I met K while hiking along a cliff in Fiji. Our eyes met over the jagged shoreline and instantly we knew this was it. Two years of committed dating later in which we frequented live shows, spoke for hours on the meaning of life in various coffee shops and flew to Italy to determine our travel compatibility, we married under a hut on the island of Lanai. It was just the two of us, and it was beautiful and it made me complete.
It’s also mostly false.
I met my husband in a way different than most, a way that prompted some friends to offer to help me plot my escape, and left me tongue-tied when coworkers or colleagues asked how this girl met that boy. I often evaded, mostly generalized, and told few the truth but as my marriage grows I feel less timid and more sure of my story, more free to lay open that vulnerable piece of me for the world to see and to think of it what they will.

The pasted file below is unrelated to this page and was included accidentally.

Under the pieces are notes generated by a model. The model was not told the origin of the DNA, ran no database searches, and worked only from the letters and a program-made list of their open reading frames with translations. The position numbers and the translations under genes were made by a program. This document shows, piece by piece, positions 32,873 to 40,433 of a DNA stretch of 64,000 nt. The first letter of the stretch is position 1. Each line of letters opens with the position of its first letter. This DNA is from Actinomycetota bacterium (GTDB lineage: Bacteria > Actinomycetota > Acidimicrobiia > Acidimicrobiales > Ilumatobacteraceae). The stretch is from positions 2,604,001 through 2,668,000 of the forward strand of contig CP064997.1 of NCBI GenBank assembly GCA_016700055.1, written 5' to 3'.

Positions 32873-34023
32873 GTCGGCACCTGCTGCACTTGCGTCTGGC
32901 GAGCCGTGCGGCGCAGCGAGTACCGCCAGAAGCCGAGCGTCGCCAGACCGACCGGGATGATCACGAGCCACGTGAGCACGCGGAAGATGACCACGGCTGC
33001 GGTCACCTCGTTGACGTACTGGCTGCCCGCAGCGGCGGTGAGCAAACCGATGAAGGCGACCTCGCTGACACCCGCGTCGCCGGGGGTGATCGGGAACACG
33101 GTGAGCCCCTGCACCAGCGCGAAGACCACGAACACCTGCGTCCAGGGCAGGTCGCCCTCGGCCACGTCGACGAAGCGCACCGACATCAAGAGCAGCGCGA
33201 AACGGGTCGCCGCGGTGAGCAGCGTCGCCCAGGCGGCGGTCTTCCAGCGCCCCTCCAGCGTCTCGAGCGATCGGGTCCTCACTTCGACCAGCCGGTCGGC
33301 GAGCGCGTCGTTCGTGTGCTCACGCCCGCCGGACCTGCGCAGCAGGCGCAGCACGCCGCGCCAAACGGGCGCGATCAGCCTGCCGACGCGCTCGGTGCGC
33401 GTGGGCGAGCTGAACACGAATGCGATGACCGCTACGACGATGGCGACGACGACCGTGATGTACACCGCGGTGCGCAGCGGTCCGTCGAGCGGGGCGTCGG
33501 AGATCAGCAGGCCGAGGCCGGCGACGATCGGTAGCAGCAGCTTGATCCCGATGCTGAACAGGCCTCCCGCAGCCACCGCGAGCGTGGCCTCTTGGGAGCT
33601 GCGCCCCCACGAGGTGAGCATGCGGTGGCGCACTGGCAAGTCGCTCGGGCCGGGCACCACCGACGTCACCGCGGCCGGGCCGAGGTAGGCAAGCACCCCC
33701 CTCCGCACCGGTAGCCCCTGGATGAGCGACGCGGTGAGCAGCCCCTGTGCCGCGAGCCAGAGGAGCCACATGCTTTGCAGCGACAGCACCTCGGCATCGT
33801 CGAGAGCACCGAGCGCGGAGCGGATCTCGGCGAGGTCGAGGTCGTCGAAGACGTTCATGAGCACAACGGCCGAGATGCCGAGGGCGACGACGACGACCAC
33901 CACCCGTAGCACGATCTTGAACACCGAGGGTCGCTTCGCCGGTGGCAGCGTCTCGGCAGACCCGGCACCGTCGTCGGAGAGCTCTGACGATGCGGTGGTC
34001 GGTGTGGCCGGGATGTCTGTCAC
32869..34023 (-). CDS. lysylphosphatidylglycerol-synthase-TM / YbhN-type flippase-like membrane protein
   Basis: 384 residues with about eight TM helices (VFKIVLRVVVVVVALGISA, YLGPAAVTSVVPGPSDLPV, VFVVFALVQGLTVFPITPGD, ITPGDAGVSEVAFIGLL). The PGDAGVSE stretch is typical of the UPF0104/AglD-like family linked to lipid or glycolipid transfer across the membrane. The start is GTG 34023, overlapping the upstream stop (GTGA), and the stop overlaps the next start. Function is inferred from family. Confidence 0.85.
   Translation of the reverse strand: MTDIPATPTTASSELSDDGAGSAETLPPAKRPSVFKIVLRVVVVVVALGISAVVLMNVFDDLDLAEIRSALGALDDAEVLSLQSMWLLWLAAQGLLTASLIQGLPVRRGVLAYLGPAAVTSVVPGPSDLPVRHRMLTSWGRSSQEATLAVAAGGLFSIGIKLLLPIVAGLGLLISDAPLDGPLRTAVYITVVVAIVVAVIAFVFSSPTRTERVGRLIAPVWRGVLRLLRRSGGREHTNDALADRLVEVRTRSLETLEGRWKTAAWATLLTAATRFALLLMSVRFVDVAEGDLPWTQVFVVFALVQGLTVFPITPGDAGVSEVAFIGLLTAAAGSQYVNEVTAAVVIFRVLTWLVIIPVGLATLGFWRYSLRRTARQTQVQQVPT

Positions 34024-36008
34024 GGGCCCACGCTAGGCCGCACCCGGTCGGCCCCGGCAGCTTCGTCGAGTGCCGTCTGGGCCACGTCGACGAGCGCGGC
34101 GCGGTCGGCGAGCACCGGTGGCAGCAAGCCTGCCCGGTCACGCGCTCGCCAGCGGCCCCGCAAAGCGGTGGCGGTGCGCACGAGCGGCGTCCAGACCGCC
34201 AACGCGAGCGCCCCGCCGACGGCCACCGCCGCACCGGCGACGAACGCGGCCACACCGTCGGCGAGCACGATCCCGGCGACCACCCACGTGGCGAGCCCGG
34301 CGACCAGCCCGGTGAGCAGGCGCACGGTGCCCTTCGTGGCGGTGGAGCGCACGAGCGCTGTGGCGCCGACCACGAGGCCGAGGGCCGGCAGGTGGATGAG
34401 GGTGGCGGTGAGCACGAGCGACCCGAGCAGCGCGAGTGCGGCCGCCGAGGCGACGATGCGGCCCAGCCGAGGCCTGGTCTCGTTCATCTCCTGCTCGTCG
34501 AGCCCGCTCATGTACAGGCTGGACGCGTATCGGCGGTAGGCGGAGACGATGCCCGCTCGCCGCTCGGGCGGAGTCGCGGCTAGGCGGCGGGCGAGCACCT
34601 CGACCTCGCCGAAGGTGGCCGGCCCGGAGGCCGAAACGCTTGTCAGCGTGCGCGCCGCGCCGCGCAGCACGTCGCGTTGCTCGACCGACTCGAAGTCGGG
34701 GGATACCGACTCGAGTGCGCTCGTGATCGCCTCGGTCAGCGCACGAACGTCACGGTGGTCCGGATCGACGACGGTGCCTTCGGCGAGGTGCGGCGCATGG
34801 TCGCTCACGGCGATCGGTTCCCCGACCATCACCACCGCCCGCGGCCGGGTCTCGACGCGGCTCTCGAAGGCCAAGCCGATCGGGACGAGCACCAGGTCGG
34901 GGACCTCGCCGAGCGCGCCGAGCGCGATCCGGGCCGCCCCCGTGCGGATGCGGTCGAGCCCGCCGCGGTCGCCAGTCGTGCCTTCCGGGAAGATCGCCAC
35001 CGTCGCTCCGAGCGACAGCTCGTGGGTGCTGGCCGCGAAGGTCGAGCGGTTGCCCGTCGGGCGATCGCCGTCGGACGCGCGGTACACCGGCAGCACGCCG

Which I now am. In a book. Love Insh’Allah: The Secret Love Lives of American Muslim Women published by Softskull Press is hitting bookshelves nationwide January 24, 2012 but available for pre-order here and delivered to you by release day.
The editors of the book told me my story made them cry. Early readers told me it gave them hope. I don’t know what my story will mean to you, or the story of the 24 other brave and beautiful women whose stories will touch you, shock you [oh yes, some will definitely shock you], make you laugh, and quite possibly make you cry, but I know in this book, in my story, I spoke my truth, and while I didn’t meet my husband in a sweeping grand romantic way, I met him. And therein is what gave my Fiji story it’s fundamental grain of truth: a girl met a boy. And through a marriage of upheavals, and loss, and trials, and tests, I found beauty, joy, and love, so much love that completed me in a way I never thought possible. Alhamdullilah.
Thank you, a million times over, for your support.